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Seroprevalence of Hepatitis C Viral Antibodies among Pregnant Women in a Health Facility in Niger-Delta, Nigeria

BT Utoo
PM Utoo


Hepatitis C virus (HCV) infection is an important health problem with an increasing number of patients acquiring the virus. Some infected patients are known to develop liver cirrhosis and /or possible hepatocellular carcinoma. This study was designed to find out the seroprevalence of hepatitis C viral antibodies among antenatal attendees in a mission hospital in Niger-Delta, Nigeria. This was a cross-sectional study in which ELISA test was done on consented consecutive antenatal attendees from 1st January to 30th June 2010. Eight hundred and thirty six (836) pregnant women were counselled and screened for HCV antibodies. Out of this number, 24(2.87%) tested positive for HCV antibodies. Their mean age and parity were 25.5 ± 4.5 years and 2.2 ± 1.1 respectively. Most (75%) of the sero-positive subjects had little level or no formal education; were older in age (37.5%) and mostly (37.5%) engaged in commercial activities. Education, public health enlightenment, women empowerment, modification of risky behaviors among other intervention measures could help to reduce the high rate of HCV infection observed in the study.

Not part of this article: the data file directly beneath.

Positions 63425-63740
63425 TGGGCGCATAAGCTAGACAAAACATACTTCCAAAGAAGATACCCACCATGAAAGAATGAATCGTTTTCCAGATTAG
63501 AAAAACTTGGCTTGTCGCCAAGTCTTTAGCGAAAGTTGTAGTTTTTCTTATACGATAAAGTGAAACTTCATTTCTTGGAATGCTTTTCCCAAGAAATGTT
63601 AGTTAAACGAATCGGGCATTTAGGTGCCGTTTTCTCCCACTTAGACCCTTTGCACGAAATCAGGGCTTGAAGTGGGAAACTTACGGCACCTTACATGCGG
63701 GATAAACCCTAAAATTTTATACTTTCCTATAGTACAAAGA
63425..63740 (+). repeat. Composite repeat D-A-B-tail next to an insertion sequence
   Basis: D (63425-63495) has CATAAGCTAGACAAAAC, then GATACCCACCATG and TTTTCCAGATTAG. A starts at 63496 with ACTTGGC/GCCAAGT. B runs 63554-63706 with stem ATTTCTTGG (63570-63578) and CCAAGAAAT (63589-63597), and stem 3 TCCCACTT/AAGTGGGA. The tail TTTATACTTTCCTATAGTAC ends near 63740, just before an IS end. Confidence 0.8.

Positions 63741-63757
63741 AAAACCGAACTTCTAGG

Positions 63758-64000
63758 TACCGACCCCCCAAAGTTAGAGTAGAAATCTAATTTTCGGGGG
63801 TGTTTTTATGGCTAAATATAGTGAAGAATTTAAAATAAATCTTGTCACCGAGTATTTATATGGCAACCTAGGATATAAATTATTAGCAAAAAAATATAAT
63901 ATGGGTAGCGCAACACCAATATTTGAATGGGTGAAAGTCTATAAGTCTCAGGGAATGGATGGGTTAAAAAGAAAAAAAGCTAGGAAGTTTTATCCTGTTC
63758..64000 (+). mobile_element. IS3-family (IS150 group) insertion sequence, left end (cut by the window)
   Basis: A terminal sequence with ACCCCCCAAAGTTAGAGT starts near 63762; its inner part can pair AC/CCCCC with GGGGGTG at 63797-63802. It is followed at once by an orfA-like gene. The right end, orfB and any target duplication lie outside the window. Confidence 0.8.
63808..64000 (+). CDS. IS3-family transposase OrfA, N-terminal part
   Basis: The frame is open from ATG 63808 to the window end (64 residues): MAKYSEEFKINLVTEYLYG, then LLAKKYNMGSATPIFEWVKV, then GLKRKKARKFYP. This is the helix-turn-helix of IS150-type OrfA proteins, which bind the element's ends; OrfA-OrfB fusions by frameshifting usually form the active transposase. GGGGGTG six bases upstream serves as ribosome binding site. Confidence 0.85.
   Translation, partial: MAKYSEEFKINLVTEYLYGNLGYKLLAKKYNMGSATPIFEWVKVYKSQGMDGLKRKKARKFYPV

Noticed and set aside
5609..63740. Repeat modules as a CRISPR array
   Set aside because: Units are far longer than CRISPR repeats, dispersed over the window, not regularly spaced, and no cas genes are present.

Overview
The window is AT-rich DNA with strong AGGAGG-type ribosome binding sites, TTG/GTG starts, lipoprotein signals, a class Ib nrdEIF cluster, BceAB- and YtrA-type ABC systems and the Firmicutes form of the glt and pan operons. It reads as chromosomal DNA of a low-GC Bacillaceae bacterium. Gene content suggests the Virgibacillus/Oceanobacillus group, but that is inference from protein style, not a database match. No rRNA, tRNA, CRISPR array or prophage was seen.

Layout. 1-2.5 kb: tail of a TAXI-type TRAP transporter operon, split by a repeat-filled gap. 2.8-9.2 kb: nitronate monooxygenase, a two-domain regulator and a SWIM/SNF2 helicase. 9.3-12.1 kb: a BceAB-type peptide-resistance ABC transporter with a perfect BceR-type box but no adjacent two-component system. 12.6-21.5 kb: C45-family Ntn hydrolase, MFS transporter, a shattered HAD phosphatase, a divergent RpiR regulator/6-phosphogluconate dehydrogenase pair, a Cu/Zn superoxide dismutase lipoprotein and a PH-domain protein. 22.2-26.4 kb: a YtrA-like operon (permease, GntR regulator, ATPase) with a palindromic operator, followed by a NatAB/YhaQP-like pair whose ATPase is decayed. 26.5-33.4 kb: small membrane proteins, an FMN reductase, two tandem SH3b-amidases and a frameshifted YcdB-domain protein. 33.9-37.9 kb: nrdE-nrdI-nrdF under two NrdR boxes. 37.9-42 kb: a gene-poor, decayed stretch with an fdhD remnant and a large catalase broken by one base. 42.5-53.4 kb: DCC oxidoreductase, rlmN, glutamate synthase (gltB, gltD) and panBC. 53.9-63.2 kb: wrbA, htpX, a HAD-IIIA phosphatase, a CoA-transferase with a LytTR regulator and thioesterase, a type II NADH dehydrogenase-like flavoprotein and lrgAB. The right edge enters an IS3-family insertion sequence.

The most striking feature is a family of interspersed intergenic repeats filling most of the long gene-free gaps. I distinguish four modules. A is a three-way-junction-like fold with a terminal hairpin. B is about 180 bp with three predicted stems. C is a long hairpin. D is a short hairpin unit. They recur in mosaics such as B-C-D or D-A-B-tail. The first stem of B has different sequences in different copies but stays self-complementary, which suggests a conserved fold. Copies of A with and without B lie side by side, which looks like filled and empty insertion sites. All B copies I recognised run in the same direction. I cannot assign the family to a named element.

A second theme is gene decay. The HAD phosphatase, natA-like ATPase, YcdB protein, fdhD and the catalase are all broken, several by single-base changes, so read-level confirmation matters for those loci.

Keywords: Seroprevalence, Hepatitis C virus, antibodies, pregnancy, Niger-Delta, Nigeria

Nigerian Medical Practitioner Vol. 63 No 4, 2013